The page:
Norwegian boats have reported a good fishing for NVG Herring and the first arrival of capelin from the Barents Sea have been registered. Photo: Norges Sildesalgslag
Norges Sildesalgslag has reported a good Week 8 for the pelagic feet fishing NVG Herring and the first arrival of capelin from the Barents Sea.
Kenneth Garvik, Sales Manager at Norges Sildesalgslag reports:
It was a useful week with 22,900 tonnes in the record. Many boats have been active in this week’s fishing and the quantity is distributed on 45 different boats. The purse seine boat that has completed capelin fishing off Iceland has contributed the largest quantity of 9,800 tonnes, from the coast we have 3,900 tonnes, trawls 3,200 tonnes, and from eight foreign boats 6,000 tonnes have been registered. The best registration day was Wednesday with 8,300 tonnes.
Because it is so late in February, the herring is still far north. Of this week’s quantity, more than 20,000 tonnes are fished southwest of Røst. The rest of the quantity is taken from the west of Træna and further south to Sklinna. This weekend there has been a gale on the field and the boats have docked.
The sizes of the herring vary from 355 g at the highest to 262 g at the lowest. The average for the entire quantity is 318 g.
The reason for the large variation in the average weight is that just before the weekend, catches were taken where the herring from the «Tromsøflaket» 2016-year class mixed in with the herring that have overwintered in the Norwegian Sea. This herring consists of different year classes, where the researchers find herring that are a full 18 years (2004-year class, as well as younger year classes in the samples.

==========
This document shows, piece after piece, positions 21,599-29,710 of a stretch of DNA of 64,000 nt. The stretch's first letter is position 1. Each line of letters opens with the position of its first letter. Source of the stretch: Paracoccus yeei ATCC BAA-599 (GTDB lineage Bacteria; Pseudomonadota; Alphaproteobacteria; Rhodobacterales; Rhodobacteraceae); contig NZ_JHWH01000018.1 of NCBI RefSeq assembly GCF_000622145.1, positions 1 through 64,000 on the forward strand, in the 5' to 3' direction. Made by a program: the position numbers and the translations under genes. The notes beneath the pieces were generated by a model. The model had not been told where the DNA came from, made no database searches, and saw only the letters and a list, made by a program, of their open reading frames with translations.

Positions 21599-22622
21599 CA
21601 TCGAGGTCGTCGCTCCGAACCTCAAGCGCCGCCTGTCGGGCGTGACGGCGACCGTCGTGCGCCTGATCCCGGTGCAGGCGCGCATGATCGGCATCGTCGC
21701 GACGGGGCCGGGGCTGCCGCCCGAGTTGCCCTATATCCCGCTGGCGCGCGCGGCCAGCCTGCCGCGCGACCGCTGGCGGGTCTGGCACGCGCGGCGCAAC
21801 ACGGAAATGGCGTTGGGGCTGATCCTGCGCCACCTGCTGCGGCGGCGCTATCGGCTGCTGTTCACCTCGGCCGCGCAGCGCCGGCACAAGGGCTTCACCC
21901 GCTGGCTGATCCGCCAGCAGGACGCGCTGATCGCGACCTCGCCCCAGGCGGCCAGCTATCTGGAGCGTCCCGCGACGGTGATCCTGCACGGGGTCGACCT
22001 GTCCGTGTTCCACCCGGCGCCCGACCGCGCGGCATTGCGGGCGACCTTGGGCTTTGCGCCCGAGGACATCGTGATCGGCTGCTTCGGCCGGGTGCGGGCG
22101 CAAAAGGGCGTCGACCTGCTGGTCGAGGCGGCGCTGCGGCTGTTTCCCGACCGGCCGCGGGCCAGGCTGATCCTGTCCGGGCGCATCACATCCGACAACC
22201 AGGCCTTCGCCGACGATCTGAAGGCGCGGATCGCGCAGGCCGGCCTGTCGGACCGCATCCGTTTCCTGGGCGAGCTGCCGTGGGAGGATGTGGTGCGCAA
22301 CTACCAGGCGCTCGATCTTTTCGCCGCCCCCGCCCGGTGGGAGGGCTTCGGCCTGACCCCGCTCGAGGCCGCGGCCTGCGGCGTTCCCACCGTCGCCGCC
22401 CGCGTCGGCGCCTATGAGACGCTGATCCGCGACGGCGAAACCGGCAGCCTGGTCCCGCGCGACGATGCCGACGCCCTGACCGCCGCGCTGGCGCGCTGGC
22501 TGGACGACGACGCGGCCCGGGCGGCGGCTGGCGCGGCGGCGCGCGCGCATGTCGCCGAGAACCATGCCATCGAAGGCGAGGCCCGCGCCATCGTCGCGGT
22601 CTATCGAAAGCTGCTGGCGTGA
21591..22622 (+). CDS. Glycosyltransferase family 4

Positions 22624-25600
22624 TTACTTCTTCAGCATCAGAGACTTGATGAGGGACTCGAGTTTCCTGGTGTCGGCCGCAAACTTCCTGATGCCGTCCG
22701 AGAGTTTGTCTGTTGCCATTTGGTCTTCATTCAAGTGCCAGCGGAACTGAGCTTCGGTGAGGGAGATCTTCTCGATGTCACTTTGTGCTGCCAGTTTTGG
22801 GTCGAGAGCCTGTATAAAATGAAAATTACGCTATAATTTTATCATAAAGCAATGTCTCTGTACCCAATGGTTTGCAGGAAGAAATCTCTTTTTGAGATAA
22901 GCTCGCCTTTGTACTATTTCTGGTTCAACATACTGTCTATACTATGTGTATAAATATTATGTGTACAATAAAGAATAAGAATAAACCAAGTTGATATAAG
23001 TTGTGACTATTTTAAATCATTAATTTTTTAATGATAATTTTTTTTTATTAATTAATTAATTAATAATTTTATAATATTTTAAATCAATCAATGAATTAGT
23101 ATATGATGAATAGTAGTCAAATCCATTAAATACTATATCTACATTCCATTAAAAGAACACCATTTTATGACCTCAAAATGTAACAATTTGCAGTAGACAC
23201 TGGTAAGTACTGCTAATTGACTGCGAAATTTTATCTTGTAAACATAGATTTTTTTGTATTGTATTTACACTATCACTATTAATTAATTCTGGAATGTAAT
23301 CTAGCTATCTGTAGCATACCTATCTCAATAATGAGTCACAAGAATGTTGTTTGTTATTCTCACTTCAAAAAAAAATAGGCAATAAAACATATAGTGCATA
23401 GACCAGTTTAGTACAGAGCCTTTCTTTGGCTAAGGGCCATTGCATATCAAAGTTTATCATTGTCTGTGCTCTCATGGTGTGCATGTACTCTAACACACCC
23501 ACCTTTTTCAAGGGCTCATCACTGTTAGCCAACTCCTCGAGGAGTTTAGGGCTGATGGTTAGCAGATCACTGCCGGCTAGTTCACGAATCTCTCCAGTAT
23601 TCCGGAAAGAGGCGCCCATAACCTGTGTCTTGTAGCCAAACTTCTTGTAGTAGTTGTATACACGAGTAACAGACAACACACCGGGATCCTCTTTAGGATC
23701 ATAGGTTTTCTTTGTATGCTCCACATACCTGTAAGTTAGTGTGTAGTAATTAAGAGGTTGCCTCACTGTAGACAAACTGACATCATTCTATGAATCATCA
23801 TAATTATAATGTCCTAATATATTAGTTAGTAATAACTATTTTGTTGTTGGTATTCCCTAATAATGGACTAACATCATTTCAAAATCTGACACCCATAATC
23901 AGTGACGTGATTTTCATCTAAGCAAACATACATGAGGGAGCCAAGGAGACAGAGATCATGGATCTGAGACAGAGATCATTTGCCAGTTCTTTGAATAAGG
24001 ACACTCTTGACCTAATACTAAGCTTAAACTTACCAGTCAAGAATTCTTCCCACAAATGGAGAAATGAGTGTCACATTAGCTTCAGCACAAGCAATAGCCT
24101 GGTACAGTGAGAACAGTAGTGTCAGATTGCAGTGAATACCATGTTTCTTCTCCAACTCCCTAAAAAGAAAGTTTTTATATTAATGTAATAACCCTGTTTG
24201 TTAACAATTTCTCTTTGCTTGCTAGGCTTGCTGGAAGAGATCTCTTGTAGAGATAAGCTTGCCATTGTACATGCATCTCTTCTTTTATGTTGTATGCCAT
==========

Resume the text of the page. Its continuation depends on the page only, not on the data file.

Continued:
From the buyers who now focus on squeezing ripe herring roe, few catches are reported that have been optimal for this application. We can only hope that in the coming week there will be catches with the right roe maturation. The challenge in the first part of the week is a gale that can hamper the activities, and especially the seiners.
In Iceland, the last fishing day was Tuesday 22 February. On this day there was a gale, as so many days this season, and unfortunately not fishing weather. In total, the boats had collected 9,400 tonnes distributed on 24 different vessels.
A preliminary summary shows that just under 90,000 tonnes of the 145,382 tonnes quota was fished. This winter, there has been an extreme weather picture, with storm after storm sweeping over Iceland. This in addition to restrictions on the number of boats in fishing, only fishing with nets, fishing area and fishing date have been the reasons why the quota was not taken. There has been no shortage of efforts for the fleet that has been in Iceland.
For capelin in the Barents Sea, we got the first two catches on Saturday when both “Birkeland” and “Talbor” reported catches. They fished capelin north of the Lopphavet and took their respective quotas in two casts. The capelin from here is slightly smaller (52-56 pcs / kg) than the one in Iceland. The egg maturity is 15%, so it is sold for consumer use.
The Norwegian quota this year is just under 42,000 tonnes and it will be exciting to follow this fishing in the future. In addition to the Institute of Marine Research starting its voyage this week, we expect that more boats will fish for capelin in the future.
We can only hope for good access and good capelin that can be sold for consumption.
Horse mackerel / Mackerel:
As elsewhere in recent years, there are boats hunting for horse mackerel in the fjords of Vestland and Rogaland. Last week we received more than 70 tonnes from four different boats.
In total, these coastal boats have fished 1,200 tonnes so far this winter, and with good demand for horse mackerel, it achieves good prices for the catches.
In addition to horse mackerel, some boats also came across mackerel, and for this species we have 80 tonnes in the log. Fishing for mackerel on the coast in February is unusual.
Since the purse-seine fleet has focused on capelin fishing off Iceland, so far no blue whiting has been fished in the west of Ireland.
This weekend, a couple of boats have arrived in the field in international waters, and another seven boats have headed west.